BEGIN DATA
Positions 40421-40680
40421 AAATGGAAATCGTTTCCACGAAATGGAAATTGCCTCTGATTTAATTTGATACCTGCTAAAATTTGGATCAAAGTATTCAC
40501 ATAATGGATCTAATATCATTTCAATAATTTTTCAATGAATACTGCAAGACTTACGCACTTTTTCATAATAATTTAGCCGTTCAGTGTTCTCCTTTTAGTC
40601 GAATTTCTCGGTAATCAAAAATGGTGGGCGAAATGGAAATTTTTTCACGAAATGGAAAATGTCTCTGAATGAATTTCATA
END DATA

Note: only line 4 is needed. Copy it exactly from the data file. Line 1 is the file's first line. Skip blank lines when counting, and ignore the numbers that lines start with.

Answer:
40601 GAATTTCTCGGTAATCAAAAATGGTGGGCGAAATGGAAATTTTTTCACGAAATGGAAAATGTCTCTGAATGAATTTCATA